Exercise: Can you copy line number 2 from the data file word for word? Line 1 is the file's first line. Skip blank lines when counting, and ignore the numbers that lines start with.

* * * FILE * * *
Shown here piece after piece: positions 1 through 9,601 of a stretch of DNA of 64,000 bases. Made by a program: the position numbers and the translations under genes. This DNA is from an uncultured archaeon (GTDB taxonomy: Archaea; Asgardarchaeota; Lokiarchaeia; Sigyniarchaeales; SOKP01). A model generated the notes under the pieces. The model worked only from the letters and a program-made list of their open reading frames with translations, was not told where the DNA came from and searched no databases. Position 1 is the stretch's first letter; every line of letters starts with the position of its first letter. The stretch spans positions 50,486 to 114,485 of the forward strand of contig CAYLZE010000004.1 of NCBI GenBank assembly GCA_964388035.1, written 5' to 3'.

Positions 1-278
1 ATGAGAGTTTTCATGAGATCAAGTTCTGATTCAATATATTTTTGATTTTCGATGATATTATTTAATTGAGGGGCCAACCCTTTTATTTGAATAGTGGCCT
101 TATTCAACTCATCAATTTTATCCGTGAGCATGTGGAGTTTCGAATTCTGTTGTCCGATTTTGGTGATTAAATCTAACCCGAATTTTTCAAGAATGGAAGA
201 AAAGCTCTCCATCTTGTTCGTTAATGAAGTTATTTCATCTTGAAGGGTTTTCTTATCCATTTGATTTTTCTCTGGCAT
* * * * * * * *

Positions 1-278